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The best places to buy property in Birmingham

With so much choice in this historical city, how do you know where to look?

The best places to buy property in Birmingham

Far from the industrial city of the past, Birmingham is fast becoming one of Britain’s most popular cities. The five universities, great shopping, buzzing nightlife, excellent schools and both national and international transport links (90% of the UK is within 4 hours of Birmingham) are just some of the reasons that Birmingham is growing in popularity.

If you can afford to, buying in Birmingham might also be a pretty smart investment. The area around the Bullring and New Street Station is undergoing continual development and the completion of HS2 will likely push property prices up further.

But where should you buy? Birmingham is the second largest city in the United Kingdom and the largest city in the West Midlands, so deciding where to look can be overwhelming. Here are our top 5 places to buy in Birmingham.

Moseley

If you’ve got a family, Moseley could be a good choice for you. Just 20 minutes from the centre of Birmingham by bus, this suburb has everything you need and more. It has a private 11-acre park (an annual membership is just £40, or you can visit for one day for free) to while away the weekend with the kids, but there’s plenty for adults too – an assortment of pubs, bars, cafes and restaurants line the streets and there are a number of music festivals in the summer. But it still maintains a village feel – there’s a farmers market on the last Saturday of every month and residents are proud of the sense of community. Moseley is home to several great schools, including a school for children on the Autistic Spectrum, and in 2015 it was crowned the Sunday Times Best Place to live. Provided you can afford it – the average price of a semi-detached property is £402,661 – Moseley could well become your new home.

Erdington

With its abundance of affordable terraced houses, Erdington is a good option for those on a tight budget. You’ll find the majority of shops you need on Erdington High Street, and if you do need to head into central Birmingham you can be at the Bullring by public transport in 20 minutes, or less if you opt for a taxi. In terms of green space you can drive to Sutton Park, one of the largest urban parks in the UK, or you can visit the nearby Rookery Park for a stroll through the woodland, a game of tennis or to simply relax in the sun. In Erdington you could buy a terraced house for an average of £157,485, or a flat for an average of £101,141.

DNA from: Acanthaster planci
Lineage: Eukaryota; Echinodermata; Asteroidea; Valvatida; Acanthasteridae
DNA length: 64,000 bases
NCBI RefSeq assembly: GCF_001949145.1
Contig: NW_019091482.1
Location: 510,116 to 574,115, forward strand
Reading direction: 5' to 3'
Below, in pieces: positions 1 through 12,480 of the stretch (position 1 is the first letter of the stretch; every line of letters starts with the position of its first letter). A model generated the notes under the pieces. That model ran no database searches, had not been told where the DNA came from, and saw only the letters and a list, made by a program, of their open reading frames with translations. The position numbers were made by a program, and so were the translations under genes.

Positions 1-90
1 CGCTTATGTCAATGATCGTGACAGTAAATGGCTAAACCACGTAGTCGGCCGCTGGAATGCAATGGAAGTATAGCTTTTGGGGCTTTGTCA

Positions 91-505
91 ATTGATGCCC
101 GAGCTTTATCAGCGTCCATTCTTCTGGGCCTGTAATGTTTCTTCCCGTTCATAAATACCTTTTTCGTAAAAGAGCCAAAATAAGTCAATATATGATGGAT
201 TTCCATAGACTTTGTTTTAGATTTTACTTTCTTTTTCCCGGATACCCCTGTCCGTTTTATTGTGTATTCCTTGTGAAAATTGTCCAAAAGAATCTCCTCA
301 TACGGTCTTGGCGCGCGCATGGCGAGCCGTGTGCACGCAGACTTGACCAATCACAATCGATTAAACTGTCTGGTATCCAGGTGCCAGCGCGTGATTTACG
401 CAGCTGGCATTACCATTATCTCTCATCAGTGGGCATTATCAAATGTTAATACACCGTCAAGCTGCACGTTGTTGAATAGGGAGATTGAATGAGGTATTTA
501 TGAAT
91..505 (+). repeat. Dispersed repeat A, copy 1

Digbeth

Recently named the Coolest Neighbourhood in Britain by the Sunday Times, Digbeth is a great option for the city-loving hipster. Known as an old industrial area, it’s now quickly becoming a vibrant, inner-city hub with plenty of art, music, independent shops, cafes, bars and restaurants. As the population of Digbeth steadily grows, new apartment blocks converted from old warehouses are appearing every year. Home to a cluster of creative businesses and street art festival like no other, it’s no wonder Digbeth is growing more and more popular. The average cost of property in Digbeth is £150,389 – an astonishing 19% increase on the year before, so get in there while you still can!

Edgbaston

If you don’t want to feel you live right in the city centre then Edgbaston could be good for you, especially if you’re a sports fanatic. Much of the land is owned by the conservation-focussed Calthorpe Estate, so, despite being only a ten minute drive (or 30 minute walk) from the city centre, Edgbaston is home to tranquil gardens, old Georgian buildings and tree-lined streets. Edgbaston Cricket Ground and Edgbaston Priory Club are pull-factors of the area, and the area is famous for its family-friendly tennis venues. Edgbaston is home to brilliant schools and the University of Birmingham, and houses the first Michelin Stared restaurant in Birmingham, Simpsons, which is part of a diverse range of dining experiences in the suburb. The average house price in Edgbaston is £315,743, but detached houses average out at more than double that – so if you’re looking for a big property, Moseley might be a little more affordable.

Sutton Coldfield

If you’re looking for somewhere a bit greener and can really afford to splash the cash, Sutton Coldfield could be for you. There’s something there for everyone – a variety of golf courses and the largest leisure centre in Birmingham to satisfy a sports enthusiast, theatres and cinemas for those looking for evening entertainment, and a selection of major high street retailers mixed with independent shops for the avid shopper. Perhaps the biggest pull-factor is Sutton Park, the seventh largest urban park in Europe and home to woodland trails, several lakes and a number of restaurants. If all of this isn’t enough, the centre of Birmingham is just a 30 minute train ride away. But all this comes at a price – the average cost of a detached house is nearly £500,000.

With one of the largest shopping centres in the UK, the largest regional library in Europe, and more canals than Venice, Birmingham has plenty to offer to everyone. But with so much variety, it’s important to think very carefully before you buy.
 
All house prices are from Rightmove and are correct as of July 2019.
 

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